In the factory was a garden and in the garden were ponds, seven of them—red-gold and teeming with koi. "An emotional breed," he said, "and they absolutely love you."
She could hear their hearts flutter as she walked at them. They puffed their bellies and leapt in excitement, then crowded at the edge of the polished stone basin and wagged their fins like the tails of good-natured puppies.
"Oh, they're wonderful," she said, "all of them…But these three here…Oh, these three are special…I'm going to call them by the names of my children…"
"And this one here is Isaac, like the sickly one, but he's not sick, he just needs more room to grow." And at that Isaac leapt straight from the water into her open hands and tuned his soft heart to the tone of her pulse.
"You see," she said, "every good boy needs a mother."
"Oh, Isaac, Isaac, what are we going to do with you? We need to find you a bigger home, don't we?"
"Oh, I do hope you won't miss your brothers and sisters. And they're such good children really, but even the sweet ones are capable of neglect. Michael and Esther are wonderful, wonderful children and any mother would be happy to have them. Oh, but Isaac. Isaac is the special one. What is it that keeps the wonderful ones from getting along with the special ones? We need to find you room to grow."
Isaac gasped in ecstasy—finding love, for the time being, more useful than water.
She carried him on from pond to pond, trying each but loving none.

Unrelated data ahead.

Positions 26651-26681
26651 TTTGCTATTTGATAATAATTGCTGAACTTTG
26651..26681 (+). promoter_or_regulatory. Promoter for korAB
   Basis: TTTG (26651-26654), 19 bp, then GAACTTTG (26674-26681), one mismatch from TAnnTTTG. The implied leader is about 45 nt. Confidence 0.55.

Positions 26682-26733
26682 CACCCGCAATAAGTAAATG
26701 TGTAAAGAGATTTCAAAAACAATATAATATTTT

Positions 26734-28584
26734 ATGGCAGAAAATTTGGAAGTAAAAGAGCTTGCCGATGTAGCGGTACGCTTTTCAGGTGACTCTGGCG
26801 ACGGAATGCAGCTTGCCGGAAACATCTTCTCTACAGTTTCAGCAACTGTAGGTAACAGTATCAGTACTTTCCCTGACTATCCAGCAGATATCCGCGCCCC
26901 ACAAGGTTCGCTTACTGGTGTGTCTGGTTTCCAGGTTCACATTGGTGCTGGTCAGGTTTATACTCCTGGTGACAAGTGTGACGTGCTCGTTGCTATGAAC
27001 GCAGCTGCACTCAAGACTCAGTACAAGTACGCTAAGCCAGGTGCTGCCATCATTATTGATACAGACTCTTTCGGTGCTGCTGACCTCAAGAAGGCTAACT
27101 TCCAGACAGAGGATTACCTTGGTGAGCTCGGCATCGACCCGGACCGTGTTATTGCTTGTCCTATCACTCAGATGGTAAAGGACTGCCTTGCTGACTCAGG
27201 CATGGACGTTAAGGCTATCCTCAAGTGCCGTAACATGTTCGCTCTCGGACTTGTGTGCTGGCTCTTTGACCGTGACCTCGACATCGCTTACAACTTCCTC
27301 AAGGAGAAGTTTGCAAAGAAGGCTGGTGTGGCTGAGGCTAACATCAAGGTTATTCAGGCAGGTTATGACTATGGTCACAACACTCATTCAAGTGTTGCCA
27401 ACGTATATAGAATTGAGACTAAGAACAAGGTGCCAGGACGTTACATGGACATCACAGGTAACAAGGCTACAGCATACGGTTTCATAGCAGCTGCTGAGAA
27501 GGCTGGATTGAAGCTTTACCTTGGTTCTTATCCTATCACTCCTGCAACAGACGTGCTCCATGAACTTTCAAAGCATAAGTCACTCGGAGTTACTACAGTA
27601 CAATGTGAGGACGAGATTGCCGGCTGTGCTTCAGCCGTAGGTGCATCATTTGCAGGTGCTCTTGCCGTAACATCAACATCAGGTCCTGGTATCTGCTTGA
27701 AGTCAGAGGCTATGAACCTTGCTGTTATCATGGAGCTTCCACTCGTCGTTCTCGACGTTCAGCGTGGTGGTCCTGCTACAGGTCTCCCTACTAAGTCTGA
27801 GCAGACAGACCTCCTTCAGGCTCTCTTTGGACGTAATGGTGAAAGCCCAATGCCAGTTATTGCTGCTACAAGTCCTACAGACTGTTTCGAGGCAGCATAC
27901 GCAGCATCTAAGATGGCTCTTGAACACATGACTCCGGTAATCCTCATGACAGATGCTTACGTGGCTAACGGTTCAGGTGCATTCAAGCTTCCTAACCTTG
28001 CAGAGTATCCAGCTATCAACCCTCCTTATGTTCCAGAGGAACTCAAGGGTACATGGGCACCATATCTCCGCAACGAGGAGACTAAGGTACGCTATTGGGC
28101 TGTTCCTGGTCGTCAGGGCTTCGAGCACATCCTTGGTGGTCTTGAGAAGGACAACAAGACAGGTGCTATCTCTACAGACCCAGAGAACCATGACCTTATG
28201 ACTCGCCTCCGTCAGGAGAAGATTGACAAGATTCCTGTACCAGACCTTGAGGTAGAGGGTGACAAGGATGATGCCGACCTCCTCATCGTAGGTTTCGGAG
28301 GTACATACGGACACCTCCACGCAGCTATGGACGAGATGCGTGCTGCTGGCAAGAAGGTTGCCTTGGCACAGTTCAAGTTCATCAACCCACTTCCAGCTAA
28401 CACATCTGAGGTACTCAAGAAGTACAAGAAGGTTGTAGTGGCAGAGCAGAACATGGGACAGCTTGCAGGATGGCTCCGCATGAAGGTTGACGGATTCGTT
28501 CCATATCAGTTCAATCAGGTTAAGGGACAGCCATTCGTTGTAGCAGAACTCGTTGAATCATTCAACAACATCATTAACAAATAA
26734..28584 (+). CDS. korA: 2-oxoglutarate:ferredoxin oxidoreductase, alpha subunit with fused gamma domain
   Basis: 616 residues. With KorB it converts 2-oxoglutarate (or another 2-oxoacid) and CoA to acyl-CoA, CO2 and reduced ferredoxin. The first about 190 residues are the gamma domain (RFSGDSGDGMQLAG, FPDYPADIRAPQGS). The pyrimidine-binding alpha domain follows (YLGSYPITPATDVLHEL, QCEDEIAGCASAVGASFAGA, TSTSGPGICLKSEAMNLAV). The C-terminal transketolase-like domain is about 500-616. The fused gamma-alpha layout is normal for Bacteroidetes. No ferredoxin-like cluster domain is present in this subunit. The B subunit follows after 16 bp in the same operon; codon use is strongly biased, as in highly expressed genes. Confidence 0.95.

"Oh, seven ponds, seven ponds and not one of them right! Not enough room, not enough green, not enough light, too many other fish. What are we going to do with my precious little Isaac?"
"What about that one?" he asked. "I think there is an eighth pond…over there…see?"
"Oh, Isaac, look at that. Perhaps you've found a father as well." Her lips curled at the corners and she presented her fine white teeth to the kind, mysterious gentleman. It was the most dangerously erotic she'd been in years.
"Well it sure is a funny looking pond…and the lights are so bright. It looks more like a pool than a pond. A swimming pool."
"Well, you may as well try it anyway. And I think Isaac needs to catch his breath," he urged. His voice came from everywhere at once, like the voice-over to an old cigarette commercial. And he had a very honest face.
"Well, I suppose there's no harm in trying one more…just for a second." She lowered her arms slowly, considering the peculiar nature of this particular pond. Isaac, anxious, and in desperate need of a breath, leapt.
He had just gotten in when she noticed the smell.
"Oh my God, Oh my God!?! Is that chlorine?"